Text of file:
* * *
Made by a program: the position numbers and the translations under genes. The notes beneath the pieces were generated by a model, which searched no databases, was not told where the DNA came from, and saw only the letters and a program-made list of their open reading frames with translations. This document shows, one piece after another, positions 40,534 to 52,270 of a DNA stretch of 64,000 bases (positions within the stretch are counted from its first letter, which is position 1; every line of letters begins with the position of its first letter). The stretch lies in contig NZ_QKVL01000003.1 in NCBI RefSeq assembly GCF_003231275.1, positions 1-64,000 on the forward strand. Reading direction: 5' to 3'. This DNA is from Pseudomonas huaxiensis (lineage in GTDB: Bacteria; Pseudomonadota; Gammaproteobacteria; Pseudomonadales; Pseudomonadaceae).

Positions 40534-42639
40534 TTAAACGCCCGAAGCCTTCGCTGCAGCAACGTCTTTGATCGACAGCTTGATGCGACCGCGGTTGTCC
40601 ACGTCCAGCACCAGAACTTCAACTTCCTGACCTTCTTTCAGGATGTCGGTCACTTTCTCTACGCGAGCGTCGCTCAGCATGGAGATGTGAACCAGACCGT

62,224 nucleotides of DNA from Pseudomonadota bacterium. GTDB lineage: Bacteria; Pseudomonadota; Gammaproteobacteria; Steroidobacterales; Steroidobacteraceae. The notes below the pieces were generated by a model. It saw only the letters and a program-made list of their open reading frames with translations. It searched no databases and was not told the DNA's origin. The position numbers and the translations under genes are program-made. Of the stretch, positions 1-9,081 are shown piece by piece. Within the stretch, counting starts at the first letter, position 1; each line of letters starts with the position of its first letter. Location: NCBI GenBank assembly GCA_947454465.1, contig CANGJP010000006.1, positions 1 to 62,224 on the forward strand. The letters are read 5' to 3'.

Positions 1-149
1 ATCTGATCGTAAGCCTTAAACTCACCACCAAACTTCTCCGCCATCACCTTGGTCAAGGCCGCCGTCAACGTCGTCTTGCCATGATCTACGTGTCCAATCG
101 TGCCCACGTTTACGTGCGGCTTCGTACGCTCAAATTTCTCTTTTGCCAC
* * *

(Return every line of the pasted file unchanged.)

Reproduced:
Made by a program: the position numbers and the translations under genes. The notes beneath the pieces were generated by a model, which searched no databases, was not told where the DNA came from, and saw only the letters and a program-made list of their open reading frames with translations. This document shows, one piece after another, positions 40,534 to 52,270 of a DNA stretch of 64,000 bases (positions within the stretch are counted from its first letter, which is position 1; every line of letters begins with the position of its first letter). The stretch lies in contig NZ_QKVL01000003.1 in NCBI RefSeq assembly GCF_003231275.1, positions 1-64,000 on the forward strand. Reading direction: 5' to 3'. This DNA is from Pseudomonas huaxiensis (lineage in GTDB: Bacteria; Pseudomonadota; Gammaproteobacteria; Pseudomonadales; Pseudomonadaceae).

Positions 40534-42639
40534 TTAAACGCCCGAAGCCTTCGCTGCAGCAACGTCTTTGATCGACAGCTTGATGCGACCGCGGTTGTCC
40601 ACGTCCAGCACCAGAACTTCAACTTCCTGACCTTCTTTCAGGATGTCGGTCACTTTCTCTACGCGAGCGTCGCTCAGCATGGAGATGTGAACCAGACCGT

62,224 nucleotides of DNA from Pseudomonadota bacterium. GTDB lineage: Bacteria; Pseudomonadota; Gammaproteobacteria; Steroidobacterales; Steroidobacteraceae. The notes below the pieces were generated by a model. It saw only the letters and a program-made list of their open reading frames with translations. It searched no databases and was not told the DNA's origin. The position numbers and the translations under genes are program-made. Of the stretch, positions 1-9,081 are shown piece by piece. Within the stretch, counting starts at the first letter, position 1; each line of letters starts with the position of its first letter. Location: NCBI GenBank assembly GCA_947454465.1, contig CANGJP010000006.1, positions 1 to 62,224 on the forward strand. The letters are read 5' to 3'.

Positions 1-149
1 ATCTGATCGTAAGCCTTAAACTCACCACCAAACTTCTCCGCCATCACCTTGGTCAAGGCCGCCGTCAACGTCGTCTTGCCATGATCTACGTGTCCAATCG
101 TGCCCACGTTTACGTGCGGCTTCGTACGCTCAAATTTCTCTTTTGCCAC